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Differences in functional traits between invasive and native Amaranthus species under simulated acid deposition with a gradient of pH levels
- Wang, Congyan, Wu, Bingde, Jiang, Kun, Zhou, Jiawei
- Acta oecologica 2018 v.89 pp. 32-37
- Amaranthus retroflexus, Amaranthus tricolor, acid deposition, coculture, ecological invasion, ecosystems, hormesis, indigenous species, invasive species, leaf area, leaf width, leaves, nutrients, pH, plant growth, plants (botany), solar radiation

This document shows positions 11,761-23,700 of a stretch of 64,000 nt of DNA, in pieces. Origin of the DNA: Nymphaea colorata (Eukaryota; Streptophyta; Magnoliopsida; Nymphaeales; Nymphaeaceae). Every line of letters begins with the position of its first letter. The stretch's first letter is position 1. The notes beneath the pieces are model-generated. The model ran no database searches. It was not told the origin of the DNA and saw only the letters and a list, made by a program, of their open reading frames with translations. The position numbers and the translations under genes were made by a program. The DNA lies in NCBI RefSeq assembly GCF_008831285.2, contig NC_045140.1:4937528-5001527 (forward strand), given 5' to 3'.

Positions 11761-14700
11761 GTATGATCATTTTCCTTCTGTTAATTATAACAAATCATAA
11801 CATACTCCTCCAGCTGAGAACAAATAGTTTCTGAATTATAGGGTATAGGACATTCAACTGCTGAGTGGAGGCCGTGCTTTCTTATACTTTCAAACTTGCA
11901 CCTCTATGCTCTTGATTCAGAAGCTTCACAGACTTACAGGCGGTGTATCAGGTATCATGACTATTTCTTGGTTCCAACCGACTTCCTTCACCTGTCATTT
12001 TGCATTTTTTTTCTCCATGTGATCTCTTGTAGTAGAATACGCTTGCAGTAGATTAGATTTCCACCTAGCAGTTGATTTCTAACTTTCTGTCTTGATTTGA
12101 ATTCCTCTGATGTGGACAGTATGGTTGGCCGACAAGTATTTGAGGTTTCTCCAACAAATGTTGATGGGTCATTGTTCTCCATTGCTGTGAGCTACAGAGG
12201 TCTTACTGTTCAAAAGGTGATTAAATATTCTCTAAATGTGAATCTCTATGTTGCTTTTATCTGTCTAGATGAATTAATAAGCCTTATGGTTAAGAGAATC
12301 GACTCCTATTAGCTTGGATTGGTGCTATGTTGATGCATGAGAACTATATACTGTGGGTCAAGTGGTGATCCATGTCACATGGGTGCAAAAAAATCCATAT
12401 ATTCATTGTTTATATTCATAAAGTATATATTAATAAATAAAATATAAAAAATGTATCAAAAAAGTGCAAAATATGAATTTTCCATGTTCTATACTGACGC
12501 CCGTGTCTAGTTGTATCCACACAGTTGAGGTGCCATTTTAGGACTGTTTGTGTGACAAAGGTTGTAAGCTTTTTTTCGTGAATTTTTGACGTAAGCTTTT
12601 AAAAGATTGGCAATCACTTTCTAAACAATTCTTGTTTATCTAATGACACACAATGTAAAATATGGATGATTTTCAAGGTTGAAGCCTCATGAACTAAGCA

- Co-occurring invasive plant species (invaders hereafter) and natives receive similar or even the same environmental selection pressures. Thus, the differences in functional traits between natives and invaders have become widely recognized as a major driving force of the success of plant invasion. Meanwhile, increasing amounts of acid are deposited into ecosystems. Thus, it is important to elucidate the potential effects of acid deposition on the functional traits of invaders in order to better understand the potential mechanisms for the successful invasion. This study aims to address the differences in functional traits between native red amaranth (Amaranthus tricolor L.; amaranth hereafter) and invasive redroot pigweed (A. retroflexus L.; pigweed hereafter) under simulated acid deposition with a gradient of pH levels. Pigweed was significantly taller than amaranth under most treatments. The greater height of pigweed can lead to greater competitive ability for resource acquisition, particularly for sunlight. Leaf shape index of pigweed was also significantly greater than that of amaranth under all treatments. The greater leaf shape index of pigweed can enhance the efficiency of resource capture (especially sunlight capture) via adjustments to leaf shape and size. Thus, the greater height and leaf shape index of pigweed can significantly enhance its competitive ability, especially under acid deposition. Acid deposition of pH 5.6 significantly increased amaranth leaf width in the co-cultivation due to added nutrients. The pH 4.5 acid deposition treatment significantly increased the specific leaf area of amaranth in the monoculture compared with the pH 5.6 acid deposition treatment and the control. The main mechanism explaining this pattern may be due to acid deposition mediating a hormesis effect on plants, promoting plant growth. The values of the relative competition intensity between amaranth and pigweed for most functional traits were lower than zero under most treatments. Thus, competitive performance arose in most treatments when the two species were grown together. This may be due to the enhanced competitive intensity under interspecific coexistence. However, the values of the relative competition intensity of the leaf functional traits between amaranth and pigweed were all higher than zero under the pH 5.6 simulated acid deposition treatment. Thus, interspecific facilitation occurs when the two species are co-cultivated under the pH 5.6 simulated acid deposition treatment. This may be due the positive nutritional effects induced in the pH 5.6 simulated acid deposition treatment.